The latest Newshub-Reid Research poll shows the public believes the Government has lost interest in the issues that matter.
But there's something else requiring Labour's urgent attention, an outlandish allegation of a $20 billion hole in the Government books. It's a claim the Government is calling farcical.
While he was fascinated by a bike lock on Thursday, Prime Minister Chris Hipkins is also attempting to crack the code to unlocking his political potential.
"I think I may have just broken [it]", he said.
Hipkins busting it and Labour may have bottled it.
As an alarm rung out from the bike lock, Hipkins said: "It's probably a sign that I've messed it up."
Ministers were out boasting their public housing record.
But they're haunted by the skeletons frequently falling out of the closet and putting the public off the party.
"We’ve been through a bit of a storm in recent times, both literally and figuratively," said Hipkins.
If Labour can’t pull it together, there will be a mass exodus of Labour MPs come October 14.
"People do come and go," said Labour MP Rachel Boyack.
Labour's Shanan Halbert said he isn't worried about losing his job.
"Politics is a funny beast, isn't it?" said Sarah Pallett.
"There's a lot of water to go under the bridge," said Ingrid Leary.
It doesn’t take much to pinpoint the problem, its focus has been off.
Hipkins said he believes Labour is "absolutely" focused on issues that matter to New Zealanders.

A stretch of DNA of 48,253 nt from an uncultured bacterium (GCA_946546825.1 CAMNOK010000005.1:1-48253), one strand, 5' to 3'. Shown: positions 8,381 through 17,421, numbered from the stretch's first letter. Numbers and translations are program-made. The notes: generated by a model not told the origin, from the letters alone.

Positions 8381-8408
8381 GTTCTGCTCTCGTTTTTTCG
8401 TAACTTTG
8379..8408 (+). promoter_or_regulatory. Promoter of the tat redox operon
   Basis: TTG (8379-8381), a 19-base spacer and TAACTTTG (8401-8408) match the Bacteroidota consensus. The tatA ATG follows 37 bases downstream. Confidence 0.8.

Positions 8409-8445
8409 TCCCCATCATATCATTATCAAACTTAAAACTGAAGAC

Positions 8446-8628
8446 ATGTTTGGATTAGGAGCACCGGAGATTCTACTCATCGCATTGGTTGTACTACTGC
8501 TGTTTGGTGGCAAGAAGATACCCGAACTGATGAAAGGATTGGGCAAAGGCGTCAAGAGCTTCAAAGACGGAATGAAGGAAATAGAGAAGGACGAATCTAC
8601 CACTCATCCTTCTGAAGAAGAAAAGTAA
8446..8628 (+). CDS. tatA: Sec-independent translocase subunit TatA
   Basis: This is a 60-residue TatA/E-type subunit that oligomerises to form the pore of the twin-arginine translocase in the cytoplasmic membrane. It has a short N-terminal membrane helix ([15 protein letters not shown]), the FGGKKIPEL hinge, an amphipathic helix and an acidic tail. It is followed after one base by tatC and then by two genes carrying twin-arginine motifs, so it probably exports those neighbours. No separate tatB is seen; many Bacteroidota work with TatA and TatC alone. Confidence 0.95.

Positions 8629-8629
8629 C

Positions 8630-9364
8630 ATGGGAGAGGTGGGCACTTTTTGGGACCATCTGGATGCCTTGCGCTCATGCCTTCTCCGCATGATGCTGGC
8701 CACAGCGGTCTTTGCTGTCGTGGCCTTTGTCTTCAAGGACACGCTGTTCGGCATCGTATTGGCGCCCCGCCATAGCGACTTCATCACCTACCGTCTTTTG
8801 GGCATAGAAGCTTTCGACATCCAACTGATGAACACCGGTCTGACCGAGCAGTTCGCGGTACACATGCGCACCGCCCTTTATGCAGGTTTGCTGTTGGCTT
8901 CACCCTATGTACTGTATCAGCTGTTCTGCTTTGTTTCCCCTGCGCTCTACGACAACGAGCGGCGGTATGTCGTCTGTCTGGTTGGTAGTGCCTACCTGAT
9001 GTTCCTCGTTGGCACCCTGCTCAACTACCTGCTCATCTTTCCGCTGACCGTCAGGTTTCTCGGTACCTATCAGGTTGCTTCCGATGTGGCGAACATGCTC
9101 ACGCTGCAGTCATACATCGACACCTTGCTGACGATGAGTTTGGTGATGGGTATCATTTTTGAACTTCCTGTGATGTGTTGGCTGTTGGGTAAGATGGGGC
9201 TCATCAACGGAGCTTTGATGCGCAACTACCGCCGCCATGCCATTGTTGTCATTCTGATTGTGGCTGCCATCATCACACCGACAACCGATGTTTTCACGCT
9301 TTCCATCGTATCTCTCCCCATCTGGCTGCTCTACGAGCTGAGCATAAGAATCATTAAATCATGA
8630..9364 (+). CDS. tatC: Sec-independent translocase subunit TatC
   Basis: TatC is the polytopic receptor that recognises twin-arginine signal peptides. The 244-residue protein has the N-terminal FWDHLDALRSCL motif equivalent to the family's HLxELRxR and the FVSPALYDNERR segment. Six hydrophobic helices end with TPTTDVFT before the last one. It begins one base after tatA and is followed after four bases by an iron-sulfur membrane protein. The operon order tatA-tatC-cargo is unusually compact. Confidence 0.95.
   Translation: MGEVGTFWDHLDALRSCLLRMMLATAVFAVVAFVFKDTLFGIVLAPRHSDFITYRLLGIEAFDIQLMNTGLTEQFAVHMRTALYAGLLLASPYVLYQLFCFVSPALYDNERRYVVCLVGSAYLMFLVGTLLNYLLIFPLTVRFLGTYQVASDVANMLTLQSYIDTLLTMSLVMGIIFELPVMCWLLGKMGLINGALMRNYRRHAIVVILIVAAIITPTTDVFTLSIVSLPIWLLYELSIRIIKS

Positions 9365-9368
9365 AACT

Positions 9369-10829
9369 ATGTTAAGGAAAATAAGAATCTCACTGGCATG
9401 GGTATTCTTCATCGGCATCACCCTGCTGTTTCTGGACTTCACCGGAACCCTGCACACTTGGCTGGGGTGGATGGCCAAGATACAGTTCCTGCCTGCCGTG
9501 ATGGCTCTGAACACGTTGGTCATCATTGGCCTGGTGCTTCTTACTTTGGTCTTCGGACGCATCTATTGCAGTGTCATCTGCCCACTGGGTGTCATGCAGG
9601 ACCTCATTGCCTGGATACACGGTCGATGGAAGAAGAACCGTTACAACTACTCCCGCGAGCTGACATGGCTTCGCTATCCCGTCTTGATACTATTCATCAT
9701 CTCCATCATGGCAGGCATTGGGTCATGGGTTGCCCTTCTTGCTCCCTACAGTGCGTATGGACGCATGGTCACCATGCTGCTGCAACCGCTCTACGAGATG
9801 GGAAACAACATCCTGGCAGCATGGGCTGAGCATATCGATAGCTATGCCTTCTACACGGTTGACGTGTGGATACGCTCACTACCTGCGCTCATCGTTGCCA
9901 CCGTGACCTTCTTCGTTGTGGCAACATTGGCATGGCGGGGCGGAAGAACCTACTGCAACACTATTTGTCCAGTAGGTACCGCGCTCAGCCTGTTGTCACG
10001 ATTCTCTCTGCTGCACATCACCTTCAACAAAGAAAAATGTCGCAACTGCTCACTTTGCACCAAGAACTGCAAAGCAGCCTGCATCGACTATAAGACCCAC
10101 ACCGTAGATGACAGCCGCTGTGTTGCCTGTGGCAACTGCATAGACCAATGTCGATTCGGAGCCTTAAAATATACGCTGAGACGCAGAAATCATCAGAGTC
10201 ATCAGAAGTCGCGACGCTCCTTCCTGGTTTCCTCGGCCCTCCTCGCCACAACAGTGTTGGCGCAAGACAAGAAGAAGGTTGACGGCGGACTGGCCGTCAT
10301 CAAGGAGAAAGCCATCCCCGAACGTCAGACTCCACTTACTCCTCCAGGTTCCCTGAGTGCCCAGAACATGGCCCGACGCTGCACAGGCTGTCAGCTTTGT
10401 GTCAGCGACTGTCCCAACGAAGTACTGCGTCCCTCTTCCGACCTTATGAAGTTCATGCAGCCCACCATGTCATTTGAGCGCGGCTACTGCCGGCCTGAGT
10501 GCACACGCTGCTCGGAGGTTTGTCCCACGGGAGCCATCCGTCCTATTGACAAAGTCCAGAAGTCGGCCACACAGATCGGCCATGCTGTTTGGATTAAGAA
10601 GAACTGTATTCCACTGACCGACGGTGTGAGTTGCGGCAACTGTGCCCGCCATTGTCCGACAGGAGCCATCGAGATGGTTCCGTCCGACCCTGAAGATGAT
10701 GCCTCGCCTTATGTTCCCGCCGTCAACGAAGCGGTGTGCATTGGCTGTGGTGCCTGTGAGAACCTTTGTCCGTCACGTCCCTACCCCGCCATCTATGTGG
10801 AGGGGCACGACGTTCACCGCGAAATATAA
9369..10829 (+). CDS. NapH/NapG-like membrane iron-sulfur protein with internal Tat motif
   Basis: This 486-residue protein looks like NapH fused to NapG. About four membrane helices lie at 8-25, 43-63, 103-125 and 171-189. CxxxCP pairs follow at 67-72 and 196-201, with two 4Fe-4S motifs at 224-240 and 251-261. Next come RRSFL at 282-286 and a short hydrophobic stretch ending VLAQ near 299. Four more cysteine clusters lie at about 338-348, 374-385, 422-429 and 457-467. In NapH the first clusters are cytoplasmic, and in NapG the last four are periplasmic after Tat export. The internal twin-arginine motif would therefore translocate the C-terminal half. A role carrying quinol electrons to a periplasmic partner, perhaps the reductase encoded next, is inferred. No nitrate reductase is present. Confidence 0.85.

Well, the public doesn’t.
In the latest Newshub Reid Research poll we asked, do you think the Government is focused on the issues that matter to you?
A resounding 62.1 percent said no, while just 29.8 percent said yes.
"I've said right from the beginning that the cost of living is one of the most important issues facing New Zealanders and that's been front and centre," said Hipkins.
He's been trying desperately to talk about bread and butter, and his beloved meat-filled pastries.
But he's instead been served up allegations the Government's cooked the books
"Those reports are just totally and utterly false," said Hipkins.
Winston Peters is claiming the Government's books have a $20 billion hole and public service bosses have been called into crisis meetings to be told to find dramatic cost savings and make dramatic cuts.
"That is a complete misrepresentation, yesterday I met with public service chief executives to discuss our fiscal sustainability and effectiveness programme which we announced in the Budget," said Grant Robertson.
National leader Christopher Luxon said the "books have been blown apart".
"Chris [Hipkins] and Grant [Robertson] have to front the New Zealand people today and actually say what the state of those books are," said Luxon.
But Robertson denies losing control of the books.
"The idea that we are trying to fill a massive hole is just farcical," said Hipkins.
If his fiscals are that farcical though, his prime ministership could be heading down the drain.
Jenna Lynch Analysis
Twenty billion dollars sounds frankly ridiculous and almost certainly is.
The latest Crown accounts showed the Government took in about $2 billion less in tax than expected. For that to blow out tenfold in four months would be extraordinary - and absolutely devastating for the Government.
The kernel of truth in the yarn is these meetings. It's really problematic that the public service is leaking because it adds potential false credibility to the claims.
Robertson admits he's been drilling the public service to find savings - that's about one thing. When the Treasury does the pre-election opening of the books, he needs there to be a forecast surplus and he is fiercely protective of his claim to it.
Economic credibility could not be more crucial in a cost of living election.